Ask a retailer to choose between a mobile point-of-sale or queue sensor and the likely answer is mobile. The reason is simple. A mobile device is a tool that speeds and adds convenience to the checkout. A queue management system is passive. It measures, monitors, and predicts queue behaviors.
Amazon Go tries to do it all. It works when the company controls the store, application, and user history (see below). Most retailers cannot control the ecosystem. Only the store. And yet, retailers cannot run a multi-million corporation based on the managers’ acumen. Optimizing service at the checkouts needs a solution for queue management.
Queue Management systems capture behaviors in real-time. They provide data on how many people are standing in the queue per period of time, and for how long. Moreover, the solutions predict how many cashiers should be active to prevent queues.
The streaming data allows the system to defined service. Common models include “One in Front” and “Serve 90% of Customers in Less than 3 Minutes”. In First Touch scenarios, the objective can be “95% of orders done in less than 1 minute”.
The business values are costs and service. The system prevents under-staffing or over-staffing. And the checkout is managed to the Customer Service Model.
Checkless Mobile Payment (Amazon Go)
Amazon created headlines with the introduction of Amazon Go and buying Whole Foods. The two events are connected.
Amazon Go is a checkless payment solution. The solution requires three systems. First, each product must have a wireless tag. This is a supply chain issue on how to identify items. The interesting tech is what Amazon refers to as Sensor Fusion.
Second, purchase history is the secret to the success of Amazon Go. From a customer point of view the challenge is the accuracy of the item. Consumers will have a problem if the solution charges for a large bottle of ketchup, instead of a small one.
Last point is that everything must work in real time. Everything! The security gateways need to know if the solution recognized the user, items, and payment. The purchase history needs to correct. And so on. This solution requires massive expertise, infrastructure, and capital. Other retailers need to solve queues in a different way.
Wait Time as Customer Service Model
Time serve as the ‘measuring stick’ for many retail activities. We monitor how long it takes to unload a track. We check how long it takes to unload a fulfillment cart. Since customers dislike waiting in line, Wait Time is a good metric for the quality of service.
Many retailers use Average Wait Time as a Key Performance Indicator. This is a mistake. More effective is using Customer Service Models.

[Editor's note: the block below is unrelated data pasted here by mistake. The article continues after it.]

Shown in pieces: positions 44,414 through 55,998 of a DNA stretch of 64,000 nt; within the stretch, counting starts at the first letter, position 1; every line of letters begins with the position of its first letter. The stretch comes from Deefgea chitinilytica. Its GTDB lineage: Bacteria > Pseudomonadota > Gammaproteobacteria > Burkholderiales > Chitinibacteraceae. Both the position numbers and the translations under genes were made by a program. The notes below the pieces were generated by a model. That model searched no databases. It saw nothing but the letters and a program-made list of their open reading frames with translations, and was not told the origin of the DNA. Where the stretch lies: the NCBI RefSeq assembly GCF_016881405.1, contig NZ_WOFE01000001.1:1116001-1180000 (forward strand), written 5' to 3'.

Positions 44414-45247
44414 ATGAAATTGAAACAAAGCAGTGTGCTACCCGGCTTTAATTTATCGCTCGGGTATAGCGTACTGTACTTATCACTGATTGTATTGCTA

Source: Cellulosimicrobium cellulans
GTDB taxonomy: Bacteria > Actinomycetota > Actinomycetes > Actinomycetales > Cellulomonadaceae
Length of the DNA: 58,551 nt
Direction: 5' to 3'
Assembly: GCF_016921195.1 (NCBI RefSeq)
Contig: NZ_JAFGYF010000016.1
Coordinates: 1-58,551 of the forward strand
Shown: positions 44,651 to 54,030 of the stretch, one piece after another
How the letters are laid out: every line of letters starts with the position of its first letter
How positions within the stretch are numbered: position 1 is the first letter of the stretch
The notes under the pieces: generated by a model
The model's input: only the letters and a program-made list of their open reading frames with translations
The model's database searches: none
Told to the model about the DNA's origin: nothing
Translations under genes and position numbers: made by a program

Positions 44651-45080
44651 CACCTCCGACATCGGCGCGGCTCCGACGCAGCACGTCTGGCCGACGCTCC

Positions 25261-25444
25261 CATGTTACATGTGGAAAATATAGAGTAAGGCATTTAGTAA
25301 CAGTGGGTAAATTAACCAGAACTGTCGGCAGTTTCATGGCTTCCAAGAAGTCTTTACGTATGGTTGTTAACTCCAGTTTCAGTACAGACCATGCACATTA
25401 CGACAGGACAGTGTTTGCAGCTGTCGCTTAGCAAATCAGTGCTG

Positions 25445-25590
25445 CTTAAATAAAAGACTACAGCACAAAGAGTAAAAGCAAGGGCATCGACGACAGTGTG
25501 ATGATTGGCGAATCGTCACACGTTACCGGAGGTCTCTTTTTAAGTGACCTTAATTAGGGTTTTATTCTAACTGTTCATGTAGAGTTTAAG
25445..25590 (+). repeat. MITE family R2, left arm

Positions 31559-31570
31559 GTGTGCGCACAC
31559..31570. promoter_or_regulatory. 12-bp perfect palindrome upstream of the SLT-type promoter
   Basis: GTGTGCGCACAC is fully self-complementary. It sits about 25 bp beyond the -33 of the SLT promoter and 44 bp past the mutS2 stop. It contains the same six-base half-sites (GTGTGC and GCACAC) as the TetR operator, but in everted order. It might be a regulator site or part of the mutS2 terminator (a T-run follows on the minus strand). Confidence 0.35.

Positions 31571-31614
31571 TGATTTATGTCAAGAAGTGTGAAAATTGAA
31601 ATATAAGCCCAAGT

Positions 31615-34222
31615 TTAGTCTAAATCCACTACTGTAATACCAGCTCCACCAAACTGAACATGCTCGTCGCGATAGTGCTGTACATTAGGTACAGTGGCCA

A good service model achieves two goals. It provides a metric of achievement. And it contains a measurement of success. In Queue Management, we need the metric of Wait Time and percentage of customers.
A core policy, for example, is “serve 90% of customers in less than 3 minutes”. It will also contain “serve 51% of customers in less than 60 seconds”. This means the Average Wait Time is less than 1 minute. We can also set “serve 98% in less than 5 minutes”. This is also how we set the Outliers KPI of “bad service” at 2%.
Frontline Service Management
In Big Box supermarkets, the main bank checkouts continue to dominate. This is the story of Walmart, Target, and Tesco. And it works regardless if the frontline layout is a single main bank, double-deck, or duplex. A bulk checkout area requires more than a sensor above the waiting zone.
Queue Management for frontlines includes sensors and predictive analytics. The sensors count the number of people in line, how long they wait, and their direction of motion. We also need door-sensors to know how many people are in the store, and to calculate the stay time in the store. And predictive analytics says how many cashiers should be active now and soon (i.e. in 15 minutes).
Queue Flow Rate
Queue Management is also important when the shopping starts with waiting in line. The Quick Service Restaurants (QSR) such as Starbucks and McDonald stores has limited resources. Their challenge is the queues are the customer’s First Touch.
In QSR, Post Offices and others, the 3-5 people team mans the counter service, drive-thru, and back office. There no option of opening more checkouts. In such situations, the adaptation to actual demand stems from the Queue Flow.
Queue Flow solutions measure the exit rate from the queue, in seconds. The speed of the queue depends on the Order Time. And it is regardless of how many service counters are open.
The business value is that the service level stays the same regardless of demand. It does not matter how many customers are waiting in line. The quality of customer service is in how fast people move.
Bringing It All Together
The checkout is the highest friction point in shopping. Years ago, Amazon solved the online checkout with 1-Click. And Amazon Go is the solution for the physical store. Their guiding philosophy is
“Always migrate your audience to the path of least resistance”.
Checkouts are not going away. In Big Box Stores, Airports, and QSR, managing queues is a priority. In a high competitive venue of retail, superior service is a must for survival, and success.